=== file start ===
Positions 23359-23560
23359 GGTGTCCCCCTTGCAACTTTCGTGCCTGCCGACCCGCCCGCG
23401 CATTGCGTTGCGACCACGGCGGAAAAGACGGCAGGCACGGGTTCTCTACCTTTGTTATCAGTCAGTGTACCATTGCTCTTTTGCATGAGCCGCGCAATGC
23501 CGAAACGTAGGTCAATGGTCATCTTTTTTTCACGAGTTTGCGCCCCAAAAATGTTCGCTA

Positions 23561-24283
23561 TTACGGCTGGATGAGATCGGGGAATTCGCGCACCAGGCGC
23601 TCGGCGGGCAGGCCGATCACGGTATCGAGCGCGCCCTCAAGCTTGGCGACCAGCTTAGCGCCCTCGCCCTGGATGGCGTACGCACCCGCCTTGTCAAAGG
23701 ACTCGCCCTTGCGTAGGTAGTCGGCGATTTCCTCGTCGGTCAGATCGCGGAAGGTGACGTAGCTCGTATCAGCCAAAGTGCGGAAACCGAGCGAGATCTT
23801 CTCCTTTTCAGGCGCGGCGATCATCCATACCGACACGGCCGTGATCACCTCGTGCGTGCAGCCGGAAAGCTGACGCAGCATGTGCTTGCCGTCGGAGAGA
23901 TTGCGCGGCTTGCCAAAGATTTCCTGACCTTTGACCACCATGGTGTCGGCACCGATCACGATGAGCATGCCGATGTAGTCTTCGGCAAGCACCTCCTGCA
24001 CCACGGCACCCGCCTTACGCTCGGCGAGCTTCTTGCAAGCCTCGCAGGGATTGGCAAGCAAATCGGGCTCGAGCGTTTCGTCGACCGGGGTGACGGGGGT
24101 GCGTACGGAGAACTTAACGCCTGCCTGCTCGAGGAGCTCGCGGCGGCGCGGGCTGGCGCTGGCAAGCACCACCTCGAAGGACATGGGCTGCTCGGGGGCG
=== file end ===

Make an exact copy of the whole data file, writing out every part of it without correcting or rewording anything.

Positions 23359-23560
23359 GGTGTCCCCCTTGCAACTTTCGTGCCTGCCGACCCGCCCGCG
23401 CATTGCGTTGCGACCACGGCGGAAAAGACGGCAGGCACGGGTTCTCTACCTTTGTTATCAGTCAGTGTACCATTGCTCTTTTGCATGAGCCGCGCAATGC
23501 CGAAACGTAGGTCAATGGTCATCTTTTTTTCACGAGTTTGCGCCCCAAAAATGTTCGCTA

Positions 23561-24283
23561 TTACGGCTGGATGAGATCGGGGAATTCGCGCACCAGGCGC
23601 TCGGCGGGCAGGCCGATCACGGTATCGAGCGCGCCCTCAAGCTTGGCGACCAGCTTAGCGCCCTCGCCCTGGATGGCGTACGCACCCGCCTTGTCAAAGG
23701 ACTCGCCCTTGCGTAGGTAGTCGGCGATTTCCTCGTCGGTCAGATCGCGGAAGGTGACGTAGCTCGTATCAGCCAAAGTGCGGAAACCGAGCGAGATCTT
23801 CTCCTTTTCAGGCGCGGCGATCATCCATACCGACACGGCCGTGATCACCTCGTGCGTGCAGCCGGAAAGCTGACGCAGCATGTGCTTGCCGTCGGAGAGA
23901 TTGCGCGGCTTGCCAAAGATTTCCTGACCTTTGACCACCATGGTGTCGGCACCGATCACGATGAGCATGCCGATGTAGTCTTCGGCAAGCACCTCCTGCA
24001 CCACGGCACCCGCCTTACGCTCGGCGAGCTTCTTGCAAGCCTCGCAGGGATTGGCAAGCAAATCGGGCTCGAGCGTTTCGTCGACCGGGGTGACGGGGGT
24101 GCGTACGGAGAACTTAACGCCTGCCTGCTCGAGGAGCTCGCGGCGGCGCGGGCTGGCGCTGGCAAGCACCACCTCGAAGGACATGGGCTGCTCGGGGGCG